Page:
Bybee testified that the defendants detained her for over thirty minutes in tight handcuffs. Agent Molt indicated in a post-search interview that she checked the handcuffs after Bybee complained they were too tight and found them to be sufficiently loose. Agent Sparkman loosened Bybee's handcuffs, even though she believed they were loose enough already. Sparkman also "double-locked" the handcuffs in order to keep them from inadvertently tightening. Bybee acknowledges in her deposition that the handcuffs were eventually loosened after she complained they were too tight.

Erath testified that Bybee was initially handcuffed to maintain control over her while the raid team searched for weapons; however, Bybee remained handcuffed for up to thirty minutes because she had not calmed down. After Bybee was released from the handcuffs, she stayed in the third-floor residence reading a book for four or five hours, even after she was informed she was free to go.

Erath testified that he did not take his gun out of its holster when he was on the third floor. Agent Kenneday's testimony controverts this fact; he testified that Erath had his gun drawn when he entered the third floor.

 

4. Encounter with Lynne Meredith

The raid team also encountered Lynne Meredith upon their entry on the third floor. The team's encounter with Meredith was less eventful. Agent Molly Molt and another agent encountered Meredith in a closet where Meredith was getting dressed. Agent Molt informed Meredith that she was a special agent with the IRS, that she had a search warrant, and that Meredith needed to get dressed. Meredith *971 asked to see the warrant, and Molt went to get a copy of the warrant.

Meredith testified that the two agents came running with their guns drawn, asking if she had any guns. Meredith informed them that they had no weapons.

Meredith then saw Bybee in the hallway in handcuffs and heard Bybee screaming her name. The agents took Bybee to one room and Meredith to another in an unfruitful attempt to interview them. Meredith again asked for a search warrant. Meredith was finally provided with a copy of the warrant about forty minutes after the raid team's entry.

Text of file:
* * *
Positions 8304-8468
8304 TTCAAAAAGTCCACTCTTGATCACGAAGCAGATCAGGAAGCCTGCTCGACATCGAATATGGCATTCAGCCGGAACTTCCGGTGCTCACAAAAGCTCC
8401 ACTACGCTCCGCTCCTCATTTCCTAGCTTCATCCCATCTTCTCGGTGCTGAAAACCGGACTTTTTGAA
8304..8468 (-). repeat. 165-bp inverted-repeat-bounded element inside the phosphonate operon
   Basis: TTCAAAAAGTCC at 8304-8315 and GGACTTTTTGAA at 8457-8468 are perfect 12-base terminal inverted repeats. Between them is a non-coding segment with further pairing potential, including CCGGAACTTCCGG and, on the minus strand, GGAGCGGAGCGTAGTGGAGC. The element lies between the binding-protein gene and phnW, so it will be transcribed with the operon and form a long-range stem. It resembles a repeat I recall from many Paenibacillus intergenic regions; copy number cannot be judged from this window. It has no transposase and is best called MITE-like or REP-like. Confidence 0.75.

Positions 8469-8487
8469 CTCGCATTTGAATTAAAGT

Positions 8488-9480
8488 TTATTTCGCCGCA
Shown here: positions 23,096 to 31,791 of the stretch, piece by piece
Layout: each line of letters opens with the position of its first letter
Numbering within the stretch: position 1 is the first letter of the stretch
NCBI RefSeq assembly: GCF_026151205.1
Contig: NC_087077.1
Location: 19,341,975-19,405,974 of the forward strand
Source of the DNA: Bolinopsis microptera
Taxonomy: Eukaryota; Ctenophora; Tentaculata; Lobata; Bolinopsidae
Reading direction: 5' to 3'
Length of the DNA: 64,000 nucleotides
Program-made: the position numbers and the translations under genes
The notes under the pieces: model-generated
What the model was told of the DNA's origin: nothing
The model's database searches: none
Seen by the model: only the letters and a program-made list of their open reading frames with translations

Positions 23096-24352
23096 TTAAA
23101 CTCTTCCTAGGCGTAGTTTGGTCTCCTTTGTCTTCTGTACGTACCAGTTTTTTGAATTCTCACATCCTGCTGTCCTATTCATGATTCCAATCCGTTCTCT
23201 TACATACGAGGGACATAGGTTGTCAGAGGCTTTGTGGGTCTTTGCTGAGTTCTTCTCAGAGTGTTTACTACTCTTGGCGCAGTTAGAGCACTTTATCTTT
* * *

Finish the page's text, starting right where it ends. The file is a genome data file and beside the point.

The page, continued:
Some time after lunch, Meredith was told she was free to leave. Before that time, Meredith was not allowed to go down to the second floor and was not permitted to answer the phone.

 

5. Agents' Identification

Meredith did not at first realize that the agents were from the IRS; although their raid jackets had "IRS" on the back of them, she saw no insignia or badges on the front of the jackets, and she was looking for badge numbers.

The declaration of Agent Sparkman controverts this testimony. Sparkman testified that before executing the search warrant, the agents changed into their government-issued clothing: Navy blue jacket with bright yellow embroidery and lettering; front lapel/pocket area with a bright yellow embroidered version of the official badge, 3 or 4 inches high: "Criminal Investigation, Dept of Treasury, U.S. Special Agent." Sparkman indicated that the back of the jacket has two-inch high letters and reads: "POLICE, U.S. AGENT." Other agents offered similar testimony.

 

B. Huntington Beach Property

The agents also executed a search warrant at the residence of Lynne Meredith's daughter, Jenifer Meredith, in Huntington Beach.

 

1. Initial Entry

It is undisputed that the agents knocked on the exterior door of the Huntington Beach property. Leah Potter, who is not a party to this action but who was present at the property when it was searched, testified that she was asleep, but heard Jenifer's three dogs barking and then heard "Boom, boom, boom. Police. Open up." Leah estimated that ten to twenty seconds elapsed between the time the agents first knocked and when they entered. Leah went into the hall and raised her hands. She saw six to eight men with guns pointed at her, yelling, asking who was in the house. She did not see any badges on the agents' jackets. They yelled at her to get outside. She was wearing only her underwear, and asked if she could get her clothes. She was told she could not. Another occupant was eventually permitted to retrieve a sweat-shirt for Leah. The occupant was also eventually permitted to retrieve an inhaler from Leah's purse to help alleviate Leah's subsequent asthma attack. Agent Nichols testified that he doesn't remember that anyone was outside the residence who was not fully dressed.